The Effects of Meat Consumption on Climate Change and What Needs to Change in Liberia

Arthur R.M. Becker

Shifting diets away from meat could slash in half per capita greenhouse gas emissions related to eating habits worldwide and ward off additional deforestation which is a major contributor to climate change. The Environmental impact of meat production varies because of the wide variety of agricultural practices employed around the world.

By Arthur R.M. Becker

All agricultural practices have been found to have a variety of effects on the environment. Some of the environmental effects that have been associated with meat production are pollution through fossil fuel usage, animal methane, effluent waste, and water and land consumption. Meat is obtained through a variety of methods, including organic farming, free range farming, intensive livestock production, subsistence agriculture, hunting, and fishing.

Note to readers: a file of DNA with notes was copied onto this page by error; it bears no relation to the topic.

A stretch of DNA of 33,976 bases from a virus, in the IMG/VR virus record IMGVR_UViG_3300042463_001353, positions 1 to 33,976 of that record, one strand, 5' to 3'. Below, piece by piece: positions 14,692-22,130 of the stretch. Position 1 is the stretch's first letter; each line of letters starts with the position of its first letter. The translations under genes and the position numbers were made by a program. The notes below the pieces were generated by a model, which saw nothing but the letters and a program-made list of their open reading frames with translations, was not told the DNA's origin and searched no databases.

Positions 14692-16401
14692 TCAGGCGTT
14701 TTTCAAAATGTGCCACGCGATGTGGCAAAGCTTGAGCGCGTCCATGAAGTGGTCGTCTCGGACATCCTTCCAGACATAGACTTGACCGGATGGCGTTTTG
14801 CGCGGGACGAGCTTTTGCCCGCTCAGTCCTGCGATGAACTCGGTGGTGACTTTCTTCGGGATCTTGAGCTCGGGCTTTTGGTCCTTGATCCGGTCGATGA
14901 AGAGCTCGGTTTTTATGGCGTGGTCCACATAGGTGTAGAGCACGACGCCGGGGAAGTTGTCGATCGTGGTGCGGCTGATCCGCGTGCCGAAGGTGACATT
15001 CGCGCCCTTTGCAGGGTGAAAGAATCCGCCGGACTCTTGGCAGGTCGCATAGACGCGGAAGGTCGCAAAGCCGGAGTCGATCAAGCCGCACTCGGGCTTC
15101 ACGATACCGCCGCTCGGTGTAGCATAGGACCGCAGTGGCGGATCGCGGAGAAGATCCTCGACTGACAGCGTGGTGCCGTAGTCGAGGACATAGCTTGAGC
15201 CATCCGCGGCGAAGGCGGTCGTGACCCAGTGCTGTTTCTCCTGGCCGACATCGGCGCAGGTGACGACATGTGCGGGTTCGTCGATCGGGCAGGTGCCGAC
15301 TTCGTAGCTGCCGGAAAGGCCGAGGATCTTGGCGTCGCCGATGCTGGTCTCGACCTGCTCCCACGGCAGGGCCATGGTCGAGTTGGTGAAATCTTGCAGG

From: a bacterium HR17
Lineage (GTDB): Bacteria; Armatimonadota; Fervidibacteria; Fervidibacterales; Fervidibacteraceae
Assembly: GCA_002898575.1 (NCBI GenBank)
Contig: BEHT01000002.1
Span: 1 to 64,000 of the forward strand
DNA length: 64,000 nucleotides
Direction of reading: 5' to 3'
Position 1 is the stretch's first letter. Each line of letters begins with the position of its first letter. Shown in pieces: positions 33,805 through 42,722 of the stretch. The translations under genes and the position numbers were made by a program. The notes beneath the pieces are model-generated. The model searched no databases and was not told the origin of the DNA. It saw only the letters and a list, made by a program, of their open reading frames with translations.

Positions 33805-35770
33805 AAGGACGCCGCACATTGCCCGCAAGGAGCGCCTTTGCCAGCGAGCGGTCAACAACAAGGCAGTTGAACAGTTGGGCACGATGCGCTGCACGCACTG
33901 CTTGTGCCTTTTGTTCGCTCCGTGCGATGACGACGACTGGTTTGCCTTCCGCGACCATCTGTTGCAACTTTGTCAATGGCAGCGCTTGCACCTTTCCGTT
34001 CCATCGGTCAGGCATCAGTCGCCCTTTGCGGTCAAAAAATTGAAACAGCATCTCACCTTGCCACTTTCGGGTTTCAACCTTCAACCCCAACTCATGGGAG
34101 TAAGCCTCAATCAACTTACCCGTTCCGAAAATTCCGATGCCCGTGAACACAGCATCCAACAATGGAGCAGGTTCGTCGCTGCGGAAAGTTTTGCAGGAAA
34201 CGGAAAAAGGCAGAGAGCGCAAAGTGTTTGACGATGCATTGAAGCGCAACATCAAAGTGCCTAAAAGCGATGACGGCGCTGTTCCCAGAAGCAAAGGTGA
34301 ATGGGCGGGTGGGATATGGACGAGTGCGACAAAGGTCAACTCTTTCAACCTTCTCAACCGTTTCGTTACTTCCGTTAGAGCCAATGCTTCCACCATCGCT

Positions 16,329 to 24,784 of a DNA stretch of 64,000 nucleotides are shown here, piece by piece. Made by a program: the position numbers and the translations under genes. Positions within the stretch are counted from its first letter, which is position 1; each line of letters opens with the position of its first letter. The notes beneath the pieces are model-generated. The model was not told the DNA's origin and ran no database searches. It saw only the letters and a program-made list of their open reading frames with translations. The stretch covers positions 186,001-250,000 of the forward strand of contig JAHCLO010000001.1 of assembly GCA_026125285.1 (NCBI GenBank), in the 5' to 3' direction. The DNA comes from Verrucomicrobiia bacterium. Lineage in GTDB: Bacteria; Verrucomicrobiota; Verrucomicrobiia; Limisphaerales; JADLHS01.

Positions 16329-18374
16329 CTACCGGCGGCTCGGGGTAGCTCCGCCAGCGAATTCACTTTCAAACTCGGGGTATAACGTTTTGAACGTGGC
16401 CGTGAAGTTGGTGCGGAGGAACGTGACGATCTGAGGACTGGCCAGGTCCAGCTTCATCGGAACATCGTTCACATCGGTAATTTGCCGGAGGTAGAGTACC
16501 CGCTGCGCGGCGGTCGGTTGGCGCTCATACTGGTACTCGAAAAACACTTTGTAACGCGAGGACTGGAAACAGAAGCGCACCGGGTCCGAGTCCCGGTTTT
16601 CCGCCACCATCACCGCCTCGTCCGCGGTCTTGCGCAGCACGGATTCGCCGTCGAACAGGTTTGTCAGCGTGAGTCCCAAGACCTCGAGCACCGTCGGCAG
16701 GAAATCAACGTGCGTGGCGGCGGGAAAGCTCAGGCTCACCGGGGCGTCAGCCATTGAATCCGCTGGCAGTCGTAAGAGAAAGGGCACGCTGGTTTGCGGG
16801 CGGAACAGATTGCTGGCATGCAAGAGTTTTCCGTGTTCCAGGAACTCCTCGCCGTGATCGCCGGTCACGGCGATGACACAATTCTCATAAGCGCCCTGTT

The 2006 report Livestock’s Long Shadow, released by the Food and Agriculture Organization (FAO) of the United Nations, states that “the livestock sector is a major stressor on many ecosystems and on the planet as a whole. Globally it is one of the largest sources of greenhouse gases (GHG) and one of the leading causal factors in the loss of biodiversity, while in developed and emerging countries it is perhaps the leading source of water pollution. A 2017 study published in the journal Carbon Balance and Management found animal agriculture’s global methane emissions are 11% higher than previous estimates based on data from the Intergovernmental Panel on Climate Change.Some fraction of these effects is assignable to non-meat components of the livestock sector such as the wool, egg and dairy industries, and to the livestock used for tillage. Livestock have been estimated to provide power for tillage of as much as half of the world’s cropland.